American History and the Battle Between 1619 and 1776
I promise that I’m going to move on from the American race debate soon, but not today—in part because I’m morbidly fascinated by the debate’s relentless dysfunction. On the right it often seems that if we can effectively rebut the radicals, we act as if our rhetorical work is done. Debunk critical theory, reject various definitions of systemic racism, and then move along. Back to business as usual (with the conventional and obligatory “to be sure” paragraphs noting that a few racists still haunt American life).
As for the left? Well, one of its principal and most prominent recent projects about American history actually tried to claim that the advent of slavery into the American colonies represented the “true founding” of the United States of America. Moreover, the relentless intolerance spawned by the “Great Awokening” is driving even mainstream progressives out of (formerly) liberal institutions. Illiberalism is on the rise, and much of that illiberalism is rooted in a radical, quasi-religious anti-racist ideology.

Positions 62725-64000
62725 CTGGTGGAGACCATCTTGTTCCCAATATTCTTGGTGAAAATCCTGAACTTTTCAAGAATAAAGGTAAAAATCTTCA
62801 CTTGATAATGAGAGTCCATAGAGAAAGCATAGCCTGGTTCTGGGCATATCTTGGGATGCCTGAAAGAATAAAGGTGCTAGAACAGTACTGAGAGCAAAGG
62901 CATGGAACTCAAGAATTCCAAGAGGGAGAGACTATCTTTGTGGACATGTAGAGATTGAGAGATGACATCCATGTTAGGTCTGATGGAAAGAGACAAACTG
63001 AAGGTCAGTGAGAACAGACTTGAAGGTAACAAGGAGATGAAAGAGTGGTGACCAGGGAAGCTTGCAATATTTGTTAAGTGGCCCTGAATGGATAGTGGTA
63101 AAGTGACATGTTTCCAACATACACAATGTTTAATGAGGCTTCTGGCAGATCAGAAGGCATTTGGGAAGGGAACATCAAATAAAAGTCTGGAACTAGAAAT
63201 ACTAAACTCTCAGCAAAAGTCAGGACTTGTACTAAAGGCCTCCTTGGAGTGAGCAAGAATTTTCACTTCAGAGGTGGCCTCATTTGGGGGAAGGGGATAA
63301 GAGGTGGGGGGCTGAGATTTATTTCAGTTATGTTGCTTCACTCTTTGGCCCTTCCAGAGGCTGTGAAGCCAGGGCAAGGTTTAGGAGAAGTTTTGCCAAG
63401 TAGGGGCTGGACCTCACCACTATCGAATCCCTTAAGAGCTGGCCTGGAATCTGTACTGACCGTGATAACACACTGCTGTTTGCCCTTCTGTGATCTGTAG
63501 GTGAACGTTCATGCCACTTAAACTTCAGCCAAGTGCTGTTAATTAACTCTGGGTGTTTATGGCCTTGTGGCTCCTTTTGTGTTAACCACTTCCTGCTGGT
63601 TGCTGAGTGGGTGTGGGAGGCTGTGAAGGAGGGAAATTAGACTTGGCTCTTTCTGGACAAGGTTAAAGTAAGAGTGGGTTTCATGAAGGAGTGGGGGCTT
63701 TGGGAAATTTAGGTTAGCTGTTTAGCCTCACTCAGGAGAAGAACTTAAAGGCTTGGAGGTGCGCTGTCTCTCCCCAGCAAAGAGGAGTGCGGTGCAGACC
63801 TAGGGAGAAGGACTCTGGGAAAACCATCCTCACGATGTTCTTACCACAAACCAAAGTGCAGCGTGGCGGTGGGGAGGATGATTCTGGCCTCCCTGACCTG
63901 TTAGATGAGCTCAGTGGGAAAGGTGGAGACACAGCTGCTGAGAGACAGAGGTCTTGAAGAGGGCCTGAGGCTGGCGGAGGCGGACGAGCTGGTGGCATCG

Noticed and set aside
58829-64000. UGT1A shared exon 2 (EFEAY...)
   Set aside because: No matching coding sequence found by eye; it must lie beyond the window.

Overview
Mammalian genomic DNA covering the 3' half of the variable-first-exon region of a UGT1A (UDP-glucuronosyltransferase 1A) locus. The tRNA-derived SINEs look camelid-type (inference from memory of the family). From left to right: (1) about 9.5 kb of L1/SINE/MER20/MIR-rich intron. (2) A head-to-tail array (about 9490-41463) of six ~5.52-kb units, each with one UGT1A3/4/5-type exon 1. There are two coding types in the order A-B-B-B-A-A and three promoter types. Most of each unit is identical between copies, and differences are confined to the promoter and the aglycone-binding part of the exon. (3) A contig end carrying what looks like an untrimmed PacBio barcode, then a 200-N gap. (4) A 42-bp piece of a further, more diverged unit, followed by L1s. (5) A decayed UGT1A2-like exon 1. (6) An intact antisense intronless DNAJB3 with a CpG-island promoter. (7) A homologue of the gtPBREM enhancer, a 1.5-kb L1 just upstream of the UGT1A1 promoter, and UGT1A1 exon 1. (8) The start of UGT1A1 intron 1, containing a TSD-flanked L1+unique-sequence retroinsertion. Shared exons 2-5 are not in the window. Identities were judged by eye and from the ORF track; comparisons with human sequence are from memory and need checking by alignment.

Then the dysfunction is compounded by the fact that in the world of journalist and academic racial discourse, the definition of words themselves is up for debate. “Racism” is a contested term. “White supremacy” is a contested concept. And who the heck even knows what “systemic” is supposed to mean?
So I thought—in concluding this round of French Press commentary on race in America—I’d back up a bit, shed the buzzwords as much as possible, reject the extremes, and see if we can begin to formulate any consensus at all around a few, basic ideas.